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Feeding the Beast: Food Prices Destabilizing Effect

March 7, 2011


More reasons to embrace Plan ‘B’. Don’t know what that is? Stock your pantry, become more self-reliant, invest in a rainwater barrel or two, plant a garden, get a bycycle or hybrid vehicle.

Today’s NY Times reports: Food Prices Hit Record High, Spurring Worries About Global Unrest. FAO officials say the world can expect further price rises if oil prices continue climbing.

“Unexpected oil price spikes could further exacerbate an already precarious situation in food markets,” FAO’s director of trade and markets, David Hallam, said in his agency’s report. “This adds even more uncertainty concerning the price outlook just as plantings for crops in some of the major growing regions are about to start.”

Feeding the Beast
As we have seen in the Middle East, people living on $2 a day simply cannot endure the current food price increases. With the Libyan oil crisis escalating oil production has now shutdown and global oil prices are shooting up. This will further destabilize economies all over the world, including our own.

It is a circular situation: Poverty in many nations is perpetuated by corrupt oppressive governments; ADD the global financial collapse AND consequential destabilized economies AND bad weather AND food prices have increased WHICH has led to social upheaval WHICH has led to a spike in oil prices WHICH will lead to higher prices WHICH will lead to more unrest….. ad infinitum. And that’s just in the Middle East. Once Europe starts to falter, all bets are off. World crisis will ensue. History shows Europe has engaged in wars every century for over two thousand years. They are on the brink and what happened in the last two wars affected the United States in a big way – world war.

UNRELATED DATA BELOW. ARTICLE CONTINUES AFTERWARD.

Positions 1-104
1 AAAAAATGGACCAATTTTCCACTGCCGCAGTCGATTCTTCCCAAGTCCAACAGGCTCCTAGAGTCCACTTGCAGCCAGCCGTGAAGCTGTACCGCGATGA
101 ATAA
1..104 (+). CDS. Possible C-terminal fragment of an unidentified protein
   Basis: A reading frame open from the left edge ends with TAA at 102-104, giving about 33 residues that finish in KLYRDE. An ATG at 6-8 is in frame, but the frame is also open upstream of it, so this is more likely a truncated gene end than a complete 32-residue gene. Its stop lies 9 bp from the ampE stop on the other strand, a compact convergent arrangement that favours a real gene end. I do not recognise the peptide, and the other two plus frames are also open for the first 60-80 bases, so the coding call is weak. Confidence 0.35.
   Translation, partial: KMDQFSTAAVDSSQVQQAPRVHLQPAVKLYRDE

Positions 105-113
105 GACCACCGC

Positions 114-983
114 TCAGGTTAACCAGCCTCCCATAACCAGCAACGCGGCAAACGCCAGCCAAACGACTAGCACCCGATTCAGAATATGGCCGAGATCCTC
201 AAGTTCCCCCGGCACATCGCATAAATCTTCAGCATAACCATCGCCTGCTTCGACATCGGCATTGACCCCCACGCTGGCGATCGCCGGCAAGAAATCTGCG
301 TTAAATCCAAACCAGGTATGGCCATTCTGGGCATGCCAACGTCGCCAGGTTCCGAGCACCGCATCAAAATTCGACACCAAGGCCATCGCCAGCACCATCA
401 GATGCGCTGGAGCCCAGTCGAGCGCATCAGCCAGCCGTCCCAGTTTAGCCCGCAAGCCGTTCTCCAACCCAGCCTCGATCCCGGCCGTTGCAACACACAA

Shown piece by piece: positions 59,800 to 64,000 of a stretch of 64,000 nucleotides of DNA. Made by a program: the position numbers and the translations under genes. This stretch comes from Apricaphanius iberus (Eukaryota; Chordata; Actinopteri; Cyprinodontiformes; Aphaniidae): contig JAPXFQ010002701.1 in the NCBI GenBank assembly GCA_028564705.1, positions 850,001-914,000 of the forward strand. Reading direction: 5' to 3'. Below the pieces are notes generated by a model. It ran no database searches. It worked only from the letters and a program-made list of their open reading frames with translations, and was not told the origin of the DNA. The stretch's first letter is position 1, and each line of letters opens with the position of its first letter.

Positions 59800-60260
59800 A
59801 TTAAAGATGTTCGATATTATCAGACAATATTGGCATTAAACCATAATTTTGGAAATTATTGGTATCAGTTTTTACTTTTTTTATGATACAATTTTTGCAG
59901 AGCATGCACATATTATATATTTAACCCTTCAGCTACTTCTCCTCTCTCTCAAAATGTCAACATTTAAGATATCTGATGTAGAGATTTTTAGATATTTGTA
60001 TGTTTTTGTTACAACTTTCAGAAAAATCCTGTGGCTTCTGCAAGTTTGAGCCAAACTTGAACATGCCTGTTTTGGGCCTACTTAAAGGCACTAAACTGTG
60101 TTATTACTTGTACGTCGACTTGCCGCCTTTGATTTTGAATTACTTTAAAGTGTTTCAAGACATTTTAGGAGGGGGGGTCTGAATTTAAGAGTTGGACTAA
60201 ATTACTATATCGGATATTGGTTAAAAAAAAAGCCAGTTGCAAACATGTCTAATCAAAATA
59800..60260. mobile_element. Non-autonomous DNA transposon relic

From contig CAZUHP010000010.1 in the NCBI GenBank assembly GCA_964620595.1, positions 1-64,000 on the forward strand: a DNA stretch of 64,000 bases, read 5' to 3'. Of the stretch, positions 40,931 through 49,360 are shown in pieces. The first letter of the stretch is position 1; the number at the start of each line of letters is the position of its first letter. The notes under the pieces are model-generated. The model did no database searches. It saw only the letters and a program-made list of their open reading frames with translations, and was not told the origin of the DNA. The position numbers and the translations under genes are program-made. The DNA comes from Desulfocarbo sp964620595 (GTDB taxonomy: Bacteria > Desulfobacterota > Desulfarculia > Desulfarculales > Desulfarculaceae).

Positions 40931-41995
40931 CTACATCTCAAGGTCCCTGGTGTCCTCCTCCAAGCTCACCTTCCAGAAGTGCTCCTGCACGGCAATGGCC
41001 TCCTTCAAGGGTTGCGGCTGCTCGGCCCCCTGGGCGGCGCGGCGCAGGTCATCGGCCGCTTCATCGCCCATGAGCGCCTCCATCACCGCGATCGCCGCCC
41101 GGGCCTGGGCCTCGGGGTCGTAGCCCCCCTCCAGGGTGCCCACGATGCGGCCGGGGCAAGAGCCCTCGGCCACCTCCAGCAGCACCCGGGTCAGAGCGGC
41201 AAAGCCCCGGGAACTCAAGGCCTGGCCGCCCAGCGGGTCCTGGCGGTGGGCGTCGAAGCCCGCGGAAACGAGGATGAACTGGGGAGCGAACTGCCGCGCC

In today’s Guardian UK, Jonathan Watts reports in Middle East unrest adds to pressure on world food prices:

Two links are apparent. First, modern agriculture is massively dependent on fossil fuels, which are used for farm machinery, fertiliser production and crop transportation. Secondly, the rise of biofuels means that many food crops are in direct competition for land with ethanol plantations.

The relationship is not necessarily one-way, particularly when other climate factors are at play. The recent surge in wheat, corn and soy prices – which prompted UN warnings of approaching danger levels – was also due to last year’s dry spell in Russia and floods in Australia. The most recent increase was attributed to a drought in China that threatens the winter wheat crop.

But whether it is climate change or social protest that shakes the commodity markets, the jolts appear to affect the values of both kilowatts and calories – albeit sometimes with a slight lag. Different forms of energy consumption are converging – as well as growing – thanks to a rising global population and the increasing affluence of emerging economies like China and India.

That should prove food for thought as we watch the compelling spectacle of change in the Middle East. Egypt nudged prices upwards (due more to the importance of the Suez canal to tanker traffic than its own oil output). Libya, the world’s 12th biggest oil exporter at 1.1m barrels per day, adds momentum.

Entire Guardian UK article, click here

For more information go to World Food Situations on the FAO site, click here

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